Improving own Learning and Performance The module aims to promote self-management but within a context in which support and assistance is available from both the convener and fellow students alike. Students will be expected to improve their own learning and performance by undertaking their own research and to exercise their own initiative, including searching for sources, compiling reading lists, and deciding (under guidance) the direction of their report and essay topics. Group work is integral to the seminars and provides opportunities for students to reflect individually and collectively on their performance. The need to contribute to the group discussions in seminars and to meet an assessment deadlines will focus students’ attention on the need to manage their time and opportunity resources well.
Information Technology Students will be expected to submit their work in word-processed format. Also, students will be encouraged to search for sources of information on the web, as well as seeking sources through electronic information sources (such as Lexus-Nexus, Primo, Google Scholar etc). Students will also be expected to make use of the resources that will be available on the AberLearn Blackboard. Finally, they will learn to navigate through NATO’s online presence.
Personal Development and Career planning The discussions in particular will help to develop students’ verbal and presentation and team-working skills. Learning about the process of planning an essay and a report, framing the parameters of the projects, honing and developing the projects and seeing through to completion will contribute towards students' portfolio of transferable skills. In particular, report writing is an essential transferable skill contributing to their employability profile.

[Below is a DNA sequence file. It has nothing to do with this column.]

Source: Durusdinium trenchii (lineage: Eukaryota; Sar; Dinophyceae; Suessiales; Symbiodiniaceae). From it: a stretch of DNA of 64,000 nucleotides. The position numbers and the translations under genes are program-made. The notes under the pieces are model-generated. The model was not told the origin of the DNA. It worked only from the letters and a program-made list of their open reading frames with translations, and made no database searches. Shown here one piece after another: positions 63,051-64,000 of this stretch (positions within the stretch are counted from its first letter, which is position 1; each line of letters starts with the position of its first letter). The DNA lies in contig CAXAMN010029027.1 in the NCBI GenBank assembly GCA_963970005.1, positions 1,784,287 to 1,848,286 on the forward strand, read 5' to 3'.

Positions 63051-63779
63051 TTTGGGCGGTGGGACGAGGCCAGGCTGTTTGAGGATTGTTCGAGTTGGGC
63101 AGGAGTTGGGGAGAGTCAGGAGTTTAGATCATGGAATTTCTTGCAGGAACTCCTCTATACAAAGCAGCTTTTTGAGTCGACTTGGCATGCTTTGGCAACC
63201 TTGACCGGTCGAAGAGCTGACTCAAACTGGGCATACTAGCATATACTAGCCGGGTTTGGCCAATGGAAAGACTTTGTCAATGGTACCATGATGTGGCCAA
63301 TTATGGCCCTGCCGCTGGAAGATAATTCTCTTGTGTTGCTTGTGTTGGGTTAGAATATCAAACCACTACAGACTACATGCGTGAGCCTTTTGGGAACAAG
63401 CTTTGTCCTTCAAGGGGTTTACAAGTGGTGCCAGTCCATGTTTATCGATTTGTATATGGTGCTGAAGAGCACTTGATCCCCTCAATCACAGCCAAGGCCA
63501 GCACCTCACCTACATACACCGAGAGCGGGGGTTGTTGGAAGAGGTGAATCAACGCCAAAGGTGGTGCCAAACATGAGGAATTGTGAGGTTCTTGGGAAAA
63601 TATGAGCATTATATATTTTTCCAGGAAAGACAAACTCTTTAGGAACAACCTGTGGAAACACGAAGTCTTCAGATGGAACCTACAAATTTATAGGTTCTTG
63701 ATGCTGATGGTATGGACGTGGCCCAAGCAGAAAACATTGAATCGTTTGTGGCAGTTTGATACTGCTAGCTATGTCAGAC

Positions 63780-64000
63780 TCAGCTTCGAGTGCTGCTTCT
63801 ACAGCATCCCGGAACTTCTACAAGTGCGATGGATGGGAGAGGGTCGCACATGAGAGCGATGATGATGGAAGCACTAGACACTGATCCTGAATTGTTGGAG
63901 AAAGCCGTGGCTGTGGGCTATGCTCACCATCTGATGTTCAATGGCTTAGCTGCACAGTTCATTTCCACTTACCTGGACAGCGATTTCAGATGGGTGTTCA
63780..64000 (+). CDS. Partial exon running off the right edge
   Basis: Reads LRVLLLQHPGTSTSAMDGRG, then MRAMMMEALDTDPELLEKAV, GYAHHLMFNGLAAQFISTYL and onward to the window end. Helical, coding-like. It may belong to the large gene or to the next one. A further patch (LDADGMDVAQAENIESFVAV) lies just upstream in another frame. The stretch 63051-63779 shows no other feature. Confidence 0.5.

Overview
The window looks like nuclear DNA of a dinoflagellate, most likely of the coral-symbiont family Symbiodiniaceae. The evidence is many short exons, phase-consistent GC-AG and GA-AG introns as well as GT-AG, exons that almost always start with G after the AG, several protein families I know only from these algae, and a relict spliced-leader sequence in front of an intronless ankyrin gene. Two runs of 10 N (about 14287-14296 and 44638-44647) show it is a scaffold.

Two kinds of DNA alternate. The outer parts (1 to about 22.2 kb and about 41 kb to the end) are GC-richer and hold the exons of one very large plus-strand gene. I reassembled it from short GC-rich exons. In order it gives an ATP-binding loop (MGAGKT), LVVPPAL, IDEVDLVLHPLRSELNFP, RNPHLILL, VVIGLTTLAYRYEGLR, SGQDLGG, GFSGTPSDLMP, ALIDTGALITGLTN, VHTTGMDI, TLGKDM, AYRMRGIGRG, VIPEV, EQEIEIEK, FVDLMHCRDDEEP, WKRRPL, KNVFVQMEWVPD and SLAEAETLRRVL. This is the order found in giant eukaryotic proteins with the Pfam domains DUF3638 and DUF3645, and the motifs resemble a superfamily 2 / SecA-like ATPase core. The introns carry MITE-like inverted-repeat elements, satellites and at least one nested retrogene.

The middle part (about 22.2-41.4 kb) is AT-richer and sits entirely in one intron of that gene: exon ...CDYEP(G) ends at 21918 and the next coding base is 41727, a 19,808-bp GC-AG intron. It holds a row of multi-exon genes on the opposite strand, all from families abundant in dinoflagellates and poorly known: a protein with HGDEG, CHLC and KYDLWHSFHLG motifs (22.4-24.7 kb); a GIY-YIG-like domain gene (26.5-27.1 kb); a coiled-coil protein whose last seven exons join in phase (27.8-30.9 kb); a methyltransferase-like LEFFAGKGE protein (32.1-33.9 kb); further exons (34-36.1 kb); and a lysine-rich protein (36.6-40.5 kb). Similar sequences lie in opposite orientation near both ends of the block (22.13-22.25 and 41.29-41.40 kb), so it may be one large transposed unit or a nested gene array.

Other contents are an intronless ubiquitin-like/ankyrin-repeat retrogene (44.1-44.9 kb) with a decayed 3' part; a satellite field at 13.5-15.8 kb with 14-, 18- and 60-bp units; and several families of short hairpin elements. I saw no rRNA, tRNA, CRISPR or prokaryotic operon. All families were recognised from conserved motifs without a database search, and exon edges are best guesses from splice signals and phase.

Problem solving Independent project work and problem solving will be one central goal of the module; the submission of an essay and a report will require that students develop independent research skills as well as problem solving skills. The need to research and prepare seminar discussion points will also enable students to develop independent project skills. The ability of students to solve problems will be developed and assessed by asking them to: adopt differing points of view; organize data and estimate an answer to the problem; consider extreme cases; reason logically; construct theoretical models; consider similar cases; look for patterns; divide issues into smaller problems.
Research skills Students will be required to identify appropriate sources of both primary and secondary source information and to use them appropriately, understanding their relevant strengths and weaknesses. In particular, research for their policy reports will require careful gathering of data and information, the judicious use of such material in support of a particular set of recommendations. Using and analysing primary sources material will provide a particular set of information literacy skills.
Subject Specific Skills Students have the opportunity to develop, practice and test a wide range of subject specific skills that help them to understand, conceptualise and evaluate examples and ideas on the module. These subject specific skills include: • Collect and understand a wide range of data relating to the module • Ability to evaluate competing perspectives • Demonstrate subject specific research techniques • Apply a range of methodologies to complex historical and political problems
Team work Seminars will consist in part of small group role-playing activities where students will be obliged to prepare, present and discuss as a group the core issues related to seminar topics. Such class room debates and discussions are a vital component of the module learning experience.

Notes

This module is at CQFW Level 6